King Hussein of Jordan: A Political Life

Overview

In this fascinating biography Nigel Ashton tells the story of King Hussein of Jordan (reigned 1953-99), who survived would-be coups, assassination attempts and constant regional instability to become one of the world's most loved and respected-statesmen. Writing-with unprecedented access to Hussein's private papers, Ashton brings to life Hussein's complex relationships with fellow leaders from Yasser Arafat to Ronald Reagan-and his many years of covert dialogue with Israeli politicians, culminating in the ...

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Overview

In this fascinating biography Nigel Ashton tells the story of King Hussein of Jordan (reigned 1953-99), who survived would-be coups, assassination attempts and constant regional instability to become one of the world's most loved and respected-statesmen. Writing-with unprecedented access to Hussein's private papers, Ashton brings to life Hussein's complex relationships with fellow leaders from Yasser Arafat to Ronald Reagan-and his many years of covert dialogue with Israeli politicians, culminating in the historic 1994 peace treaty between Jordan and Israel.

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Editorial Reviews

New York Times Book Review
Excellent. . . . Ashton is very interesting on Hussein's relations with Iraq and the wider Arab world.—Patrick Cockburn, New York Times Book Review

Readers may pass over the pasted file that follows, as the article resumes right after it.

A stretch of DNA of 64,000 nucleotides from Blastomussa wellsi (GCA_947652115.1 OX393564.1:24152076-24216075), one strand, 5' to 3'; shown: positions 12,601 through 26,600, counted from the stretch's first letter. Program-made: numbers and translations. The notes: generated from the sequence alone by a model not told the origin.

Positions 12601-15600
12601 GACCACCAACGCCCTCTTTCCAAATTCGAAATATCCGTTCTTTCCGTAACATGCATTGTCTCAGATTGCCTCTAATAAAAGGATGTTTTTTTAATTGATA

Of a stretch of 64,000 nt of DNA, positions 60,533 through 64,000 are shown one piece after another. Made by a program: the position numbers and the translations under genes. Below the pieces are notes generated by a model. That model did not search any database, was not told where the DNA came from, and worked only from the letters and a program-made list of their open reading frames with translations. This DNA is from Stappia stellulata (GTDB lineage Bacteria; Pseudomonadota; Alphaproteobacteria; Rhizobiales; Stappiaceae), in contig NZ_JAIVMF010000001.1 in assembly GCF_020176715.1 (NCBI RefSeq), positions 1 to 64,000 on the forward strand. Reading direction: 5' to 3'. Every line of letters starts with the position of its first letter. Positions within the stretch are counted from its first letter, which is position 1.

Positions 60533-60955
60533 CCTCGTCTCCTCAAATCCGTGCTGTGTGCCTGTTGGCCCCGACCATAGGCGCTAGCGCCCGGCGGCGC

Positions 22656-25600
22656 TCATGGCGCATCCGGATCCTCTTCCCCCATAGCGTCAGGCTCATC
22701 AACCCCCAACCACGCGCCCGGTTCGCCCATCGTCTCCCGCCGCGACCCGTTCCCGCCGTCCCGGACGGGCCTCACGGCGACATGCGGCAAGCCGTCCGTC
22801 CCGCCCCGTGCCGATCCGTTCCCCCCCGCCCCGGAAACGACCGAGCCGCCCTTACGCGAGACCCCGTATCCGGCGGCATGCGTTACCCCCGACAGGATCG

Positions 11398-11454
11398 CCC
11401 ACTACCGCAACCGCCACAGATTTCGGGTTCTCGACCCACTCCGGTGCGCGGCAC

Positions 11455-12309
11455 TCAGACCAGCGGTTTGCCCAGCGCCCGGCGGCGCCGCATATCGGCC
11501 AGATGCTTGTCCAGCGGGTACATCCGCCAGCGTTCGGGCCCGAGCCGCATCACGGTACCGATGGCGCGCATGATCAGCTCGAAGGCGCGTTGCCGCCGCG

— Patrick Cockburn

Chicago Jewish Star
Ashton offers a great deal of material to flesh out Hussein's relations with world leaders, the Arab world and Israel, over more than 40 years. It's an elegantly written, engaging narrative. . . . His biography is a valuable contribution to understanding the background of the modern Middle East.—Gila Wertheimer, Chicago Jewish Star

— Gila Wertheimer

New York Review of Books
A very lucid and careful work. . . . Ashton's crucial contribution—besides his innate fairness—is the sudden and unfettered access he gained to the hitherto closed Royal Hashemite Archives.—Colin Thubron, New York Review of Books

— Colin Thubron

Middle East Journal

"Ashton provides a respectful and highly credible political biography." —Middle East Journal
Middle East International
Ashton has provided Middle East watchers with a valuable quarry of material and insights into the life of a ruler who was dealt a weak political hand yet played it with remarkable skill. — Alan Munro, Middle East International

— Alan Munro

New York Times Book Review - Patrick Cockburn

"Excellent. . . . Ashton is very interesting on Hussein's relations with Iraq and the wider Arab world."—Patrick Cockburn, New York Times Book Review
Chicago Jewish Star - Gila Wertheimer

"Ashton offers a great deal of material to flesh out Hussein's relations with world leaders, the Arab world and Israel, over more than 40 years. It's an elegantly written, engaging narrative. . . . His biography is a valuable contribution to understanding the background of the modern Middle East."—Gila Wertheimer, Chicago Jewish Star